Huskers Look to Make Jump in 2013-14
In Tim Miles’ first season, the Nebraska basketball team exceeded most pundits’ predictions.
With a depleted roster which featured two of the top nine scorers from the previous year and just eight recruited scholarship players, many experts thought the Huskers would be lucky to reach double figures in wins.
Just as he had done at his previous coaching stops, Miles began the Huskers’ turnaround in his first season at the helm. Nebraska showed improvement throughout the year and finished by playing at a much higher level, posting wins over postseason qualifiers Iowa, Minnesota and Purdue in its last seven contests. When the dust had settled, the Huskers improved their win total from 12 to 15, while playing one of the nation’s most difficult schedules.
Equally important as the wins and losses was establishing a culture around the program, and as the second season dawns for Miles, the culture has started to be ingrained in the veteran players.
“There is no doubt that the guys who have been in the program are clearly ahead of the guys in year one,” Miles said. “They play harder and longer and are able to push themselves to the degree necessary to be successful. You can see an effect and a very positive one when it comes to playing hard and competing well. I’ve been pleased with our returners so far.
While the Huskers return three starters and nine letterwinners, the biggest anticipation around the program is for the eight players who will don the Husker uniform for the first time in 2013-14. Over the last 18 months, Miles has completely retooled Nebraska’s roster, and of the 12 scholarship players on the Husker roster, 10 are in their first or second year in the program.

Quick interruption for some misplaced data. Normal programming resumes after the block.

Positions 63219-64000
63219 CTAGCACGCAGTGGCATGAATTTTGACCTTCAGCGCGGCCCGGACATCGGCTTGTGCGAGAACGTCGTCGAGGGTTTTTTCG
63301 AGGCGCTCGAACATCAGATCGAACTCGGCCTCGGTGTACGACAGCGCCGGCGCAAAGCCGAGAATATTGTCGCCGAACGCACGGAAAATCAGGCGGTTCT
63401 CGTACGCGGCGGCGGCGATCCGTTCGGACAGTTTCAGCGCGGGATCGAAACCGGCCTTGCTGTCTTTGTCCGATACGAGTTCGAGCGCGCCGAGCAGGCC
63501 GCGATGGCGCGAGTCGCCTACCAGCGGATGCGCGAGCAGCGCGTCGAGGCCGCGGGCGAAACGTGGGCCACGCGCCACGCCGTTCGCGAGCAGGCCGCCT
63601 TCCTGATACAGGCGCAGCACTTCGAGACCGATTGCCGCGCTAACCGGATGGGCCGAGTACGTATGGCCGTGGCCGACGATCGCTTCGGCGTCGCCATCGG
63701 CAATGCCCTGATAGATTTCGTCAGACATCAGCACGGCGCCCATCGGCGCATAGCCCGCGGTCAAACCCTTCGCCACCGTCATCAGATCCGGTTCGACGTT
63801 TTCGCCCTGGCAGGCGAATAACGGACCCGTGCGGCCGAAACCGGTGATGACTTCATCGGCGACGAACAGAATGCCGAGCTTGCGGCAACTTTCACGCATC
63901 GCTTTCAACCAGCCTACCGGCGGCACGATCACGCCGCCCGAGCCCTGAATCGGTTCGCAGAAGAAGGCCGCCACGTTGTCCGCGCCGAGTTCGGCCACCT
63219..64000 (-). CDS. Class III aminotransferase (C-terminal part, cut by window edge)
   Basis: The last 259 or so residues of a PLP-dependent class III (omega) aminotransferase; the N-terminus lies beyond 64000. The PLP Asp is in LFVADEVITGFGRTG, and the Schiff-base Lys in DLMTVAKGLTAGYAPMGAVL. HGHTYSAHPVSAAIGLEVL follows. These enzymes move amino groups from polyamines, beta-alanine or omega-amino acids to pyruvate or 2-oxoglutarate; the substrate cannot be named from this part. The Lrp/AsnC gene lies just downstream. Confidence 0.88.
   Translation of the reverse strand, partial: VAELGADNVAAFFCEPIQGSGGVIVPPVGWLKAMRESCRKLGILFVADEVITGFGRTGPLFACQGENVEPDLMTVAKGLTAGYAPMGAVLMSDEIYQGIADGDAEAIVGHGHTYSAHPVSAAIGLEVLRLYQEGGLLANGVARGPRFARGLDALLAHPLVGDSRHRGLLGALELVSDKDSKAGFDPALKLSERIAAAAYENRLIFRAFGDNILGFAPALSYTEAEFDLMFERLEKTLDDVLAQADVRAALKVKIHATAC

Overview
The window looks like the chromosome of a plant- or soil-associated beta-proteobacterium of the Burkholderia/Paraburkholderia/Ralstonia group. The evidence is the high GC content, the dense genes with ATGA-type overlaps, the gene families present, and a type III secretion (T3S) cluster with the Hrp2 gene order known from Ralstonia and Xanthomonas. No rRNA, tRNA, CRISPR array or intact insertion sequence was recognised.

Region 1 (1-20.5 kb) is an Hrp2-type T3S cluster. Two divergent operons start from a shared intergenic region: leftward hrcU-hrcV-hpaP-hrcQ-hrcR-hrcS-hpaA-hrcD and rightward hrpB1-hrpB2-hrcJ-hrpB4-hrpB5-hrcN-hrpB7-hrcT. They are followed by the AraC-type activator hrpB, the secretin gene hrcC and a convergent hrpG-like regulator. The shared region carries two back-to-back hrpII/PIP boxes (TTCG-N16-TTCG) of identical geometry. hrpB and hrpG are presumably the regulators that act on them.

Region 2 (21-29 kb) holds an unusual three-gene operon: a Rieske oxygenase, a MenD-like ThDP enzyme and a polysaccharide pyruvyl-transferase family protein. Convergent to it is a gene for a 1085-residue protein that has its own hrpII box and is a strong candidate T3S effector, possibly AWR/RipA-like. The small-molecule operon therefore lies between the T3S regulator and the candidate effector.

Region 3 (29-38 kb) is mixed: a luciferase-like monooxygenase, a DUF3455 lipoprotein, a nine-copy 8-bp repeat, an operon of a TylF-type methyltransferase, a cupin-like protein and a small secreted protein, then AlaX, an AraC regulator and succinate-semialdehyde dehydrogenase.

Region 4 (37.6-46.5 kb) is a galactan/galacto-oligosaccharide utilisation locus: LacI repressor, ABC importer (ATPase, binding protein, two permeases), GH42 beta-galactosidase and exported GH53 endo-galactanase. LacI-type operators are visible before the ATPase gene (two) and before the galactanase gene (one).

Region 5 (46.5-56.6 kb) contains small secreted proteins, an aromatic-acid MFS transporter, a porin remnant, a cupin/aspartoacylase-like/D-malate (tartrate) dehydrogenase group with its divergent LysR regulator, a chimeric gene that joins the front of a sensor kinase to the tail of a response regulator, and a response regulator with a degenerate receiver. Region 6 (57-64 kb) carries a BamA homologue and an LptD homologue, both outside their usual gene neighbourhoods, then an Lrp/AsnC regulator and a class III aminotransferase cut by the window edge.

“We have a group of guys who have been through it, but we have a group who may be our most impactful guys that have very little experience at this level. I think it will be interesting how quickly we can overcome that inexperience factor.”
Miles believes his 2013-14 Huskers would be poised for a leap similar to his second North Dakota State team which improved from 11 to 20 wins, but also understands that the strength and depth of the Big Ten makes it an exceptional challenge.
“It is hard to gauge how big a spike we can make because it is going to come down to if we are healthy, how well do we execute in critical times, how well we defend and rebound in critical times because only three or four mistakes can really cost you a game in the Big Ten,” Miles said. “It is going to come down to a lot of little things for this team, and attention to detail is really important.”
With such a young team, finding leaders will be vital for both short- and long-team success. Developing individuals who can step into the leadership void left by Brandon Ubel and Dylan Talley will be one of the early focal points. During the summer, senior Ray Gallegos and sophomores Shavon Shields and Terran Petteway started to emerge.
“Leadership is a lot easier to recruit than to develop and it is better when you have guys with those innate abilities coming in and taking charge of a situation,” Miles said. “Ray, Terran and Shavon were voted captains, and it shows the players believe in those guys to be the voice with their coaches and that is a good start for leadership. Those are three guys that have stood out, and we know now we can foster and nurture their leadership skills.”
Despite being undersized in the frontcourt, Miles believes that this group will be more similar to his later Colorado State teams than the Husker team that struggled to put points up.
“I think this group will be able to make plays. Last year, we weren’t able to make plays,” Miles said. We could not score consistently, and we didn’t get to the foul line. We need to be on the attack and be aggressive, but there is also a lot of risk as well. It should be a fun year, and I think it will be a group that people like watching.”
The other change around Husker basketball is the facility itself, as Nebraska moves into the 15,000-seat Pinnacle Bank Arena in downtown Lincoln. Season tickets sold out in May, smashing school records in the process and building anticipation for the 2013-14 campaign.
“We are truly excited about moving into Pinnacle Bank Arena,” Miles said. “It is going to be a state-of-the-art, unbelievable environment. Fans are going to love the experience of being in the arena. It is our job to put a product on the floor that is exciting to watch and easy to root for. We need our fans. Our fans have stepped up and bought tickets, and now we need them to show up, be loud, be proud, stand up and don’t worry about the ushers telling you to sit down. We want to make this a difficult place for every opponent to play in.”